Power of the pen as a catalyst for change: meet the maker

BY NATALIE ACCARDI

Joshua Davis discusses his time in arm wrestling competitions.

Joshua Davis, author of “Spare Parts,” took the real life triumphs and tribulations of four undocumented students who, with limited resources and deportation a strong possibility, won an underwater robotics competition on the collegiate level.

Their names are Cristian Arcega, Lorenzo Santillan, Luis Aranda and Oscar Vazquez. They attended Carl Hayden High School in Phoenix, Ariz. and in 2005, they won the national “Marine Technology ROV” championship. The robotics competition was partially sponsored by the Office of Naval Research and NASA. They competed against students from universities like MIT.

On Oct. 20, Davis said to a filled PepsiCo Theater, his journey to four undocumented students in Arizona and their journey to success beyond the robotics competition. President David Levinson introduced Davis who strolled onto the stage with only the desire to tell his story, to tell their story.

“We’re telling stories based on our assumptions about people when I think we might be missing elements of the truth and I wanted to find out what that truth was,” Davis said.

Davis’s journalism career appeared to be random considering he was an Economics major in college. His first story was about his experience in the “U.S. National Armwrestling Championships,” which was published in Maxim, a national magazine.

Davis said in 2003, he asked editors at Wired, a magazine based in San Francisco, if he could be a war correspondent in Iraq and they asked him what his qualifications were.

“Well, I’m fourth place in the United States with my right arm and I’m seventeenth in the world,” Davis said.

The audience and Davis laughed at what seemed to be a terrible response for someone trying to get a job, but Davis ended up being their war correspondent, officiating his role as a journalist.

Davis said that by chance he read the press release e-mailed to him by Allan Cameron and Fredi Lajvardi, mentors of the robotics program at Carl Hayden High School. Lajvardi told Davis that they had received attention from press in Arizona about Arcega, Santillan, Aranda and Vazquez winning the robotics competition. Despite their accomplishment, they were still well known as primarily a gang school where fights broke out frequently.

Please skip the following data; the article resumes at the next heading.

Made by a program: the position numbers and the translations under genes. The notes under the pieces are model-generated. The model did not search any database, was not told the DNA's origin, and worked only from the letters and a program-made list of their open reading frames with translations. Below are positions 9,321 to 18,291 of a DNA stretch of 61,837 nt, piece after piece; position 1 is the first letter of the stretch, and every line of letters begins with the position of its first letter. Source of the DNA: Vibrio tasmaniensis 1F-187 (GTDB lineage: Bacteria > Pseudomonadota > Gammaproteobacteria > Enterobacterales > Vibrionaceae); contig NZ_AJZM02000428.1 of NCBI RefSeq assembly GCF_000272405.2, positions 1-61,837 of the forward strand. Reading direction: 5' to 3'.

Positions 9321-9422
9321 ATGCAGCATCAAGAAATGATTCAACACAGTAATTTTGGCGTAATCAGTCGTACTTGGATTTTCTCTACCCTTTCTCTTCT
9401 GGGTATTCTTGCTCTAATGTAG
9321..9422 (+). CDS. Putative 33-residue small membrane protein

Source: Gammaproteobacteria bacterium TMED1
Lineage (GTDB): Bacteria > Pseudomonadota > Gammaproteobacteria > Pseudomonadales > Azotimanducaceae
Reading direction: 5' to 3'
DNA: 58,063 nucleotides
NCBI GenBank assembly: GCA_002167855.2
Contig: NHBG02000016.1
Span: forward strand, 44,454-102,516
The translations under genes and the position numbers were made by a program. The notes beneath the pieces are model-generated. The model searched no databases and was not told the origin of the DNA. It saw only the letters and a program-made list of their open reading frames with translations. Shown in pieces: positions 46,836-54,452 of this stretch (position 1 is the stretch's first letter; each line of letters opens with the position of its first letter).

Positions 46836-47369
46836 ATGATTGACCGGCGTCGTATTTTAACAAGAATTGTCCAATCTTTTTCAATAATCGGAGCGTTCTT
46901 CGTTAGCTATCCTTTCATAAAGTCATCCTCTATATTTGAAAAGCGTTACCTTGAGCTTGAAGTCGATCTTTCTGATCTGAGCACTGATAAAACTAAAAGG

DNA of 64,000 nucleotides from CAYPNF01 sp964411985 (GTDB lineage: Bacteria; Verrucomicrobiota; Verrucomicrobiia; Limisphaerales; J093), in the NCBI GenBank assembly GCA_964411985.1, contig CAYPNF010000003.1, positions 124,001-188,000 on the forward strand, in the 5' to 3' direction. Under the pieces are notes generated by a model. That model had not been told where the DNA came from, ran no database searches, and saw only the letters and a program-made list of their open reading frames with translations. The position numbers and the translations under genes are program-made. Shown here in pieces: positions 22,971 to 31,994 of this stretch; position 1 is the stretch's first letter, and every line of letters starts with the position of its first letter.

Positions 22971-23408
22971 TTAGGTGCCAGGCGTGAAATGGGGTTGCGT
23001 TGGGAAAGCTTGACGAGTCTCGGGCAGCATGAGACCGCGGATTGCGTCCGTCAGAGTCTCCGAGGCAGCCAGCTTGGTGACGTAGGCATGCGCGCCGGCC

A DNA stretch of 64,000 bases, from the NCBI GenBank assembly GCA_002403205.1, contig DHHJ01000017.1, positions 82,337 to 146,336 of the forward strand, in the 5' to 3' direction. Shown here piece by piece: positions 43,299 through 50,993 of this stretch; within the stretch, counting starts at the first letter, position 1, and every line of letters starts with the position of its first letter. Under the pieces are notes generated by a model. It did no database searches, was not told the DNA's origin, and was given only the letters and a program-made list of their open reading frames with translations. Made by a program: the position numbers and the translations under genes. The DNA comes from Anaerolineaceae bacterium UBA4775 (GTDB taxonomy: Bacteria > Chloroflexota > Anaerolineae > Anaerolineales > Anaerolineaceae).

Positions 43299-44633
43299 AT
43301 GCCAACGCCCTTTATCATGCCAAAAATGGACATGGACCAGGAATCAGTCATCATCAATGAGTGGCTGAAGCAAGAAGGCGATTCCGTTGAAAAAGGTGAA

Davis’s tone transitions to accompany the serious events he would soon describe. The laughter is long gone from both Davis and the audience.

Davis said Arcega, Santillan, Aranda and Vazquez wondered why their school only received negative attention from the media when they were building advanced robots.

“They [Arcega, Santillan, Aranda and Vazquez] said, ‘Hey, why don’t you pay attention to the cool things we’re doing?’ They were like, ‘That’s not the story we were sent here to cover’,” Davis said.

The audience is quiet. There was not a mutter or cough to be heard in the theater. Davis continued by recounting Arcega, Santillan, Aranda and Vazquez’s journey to winning the robotics competition.

Davis said he asked Arcega, Santillan, Aranda and Vazquez whether or not it was okay to reveal that they were undocumented in “La Vida Robot”, the article about their journey, which preceded the book “Spare Parts.”

“Oscar [Vazquez] said, ‘We’d like you to do it.’ The way they explained it was they said, ‘We think this is a Rosa Parks moment,’ ” Davis said.

Seven seconds crawled by, it seemed like minutes. Davis’s voice became soft, tentatively reaching out to the crowd without breaking the dam.

“It still gets me choked up,” Davis said.

The “La Vida Robot Scholarship Fund” was created and according to Davis, has raised more than $100,000. Santillan and Aranda used the scholarship money to attend culinary school and they now run a catering company in Phoenix, Ariz. Vazquez attended and graduated from Arizona State University (ASU) with a degree in mechanical engineering. Arcega currently attends Western Michigan University.

After Arcega, Santillan, Aranda and Vazquez won the robotics competition, they still faced difficulties. Vazquez was deported and banned from the U.S. for a period of time and eventually, the ban was lifted. Arcega attended ASU, but could not complete his education due to an increase in tuition for undocumented students. When the book “Spare Parts” came out, an anonymous donor made it possible for Arcega to attend college again.

Professor Maria Buchta, chair of the Common Read committee, said the college’s community supported all of the Common Read events.

“People really supported us and bought the books for the students,” Buchta said.

Blanca Del Sid, a 20-year-old student working towards a Pharmacy Technician certificate, said what stuck with her the most was Davis’s commitment and sincerity when it came to telling his story.

“It was the way he reacted when he said this story had stuck with him for so many years even though it’s been 10-11 years he still feels that it’s just happening. He shows it by the way he talks about it … He’s really passionate,” Sid said.

Davis said even the best and the brightest will struggle before they are triumphant.

Davis said, “Even if you prove that are you among the best underwater engineers in the country, if not the world, you still have to fight everyday to prove that.”

Photo by Raul Camino 

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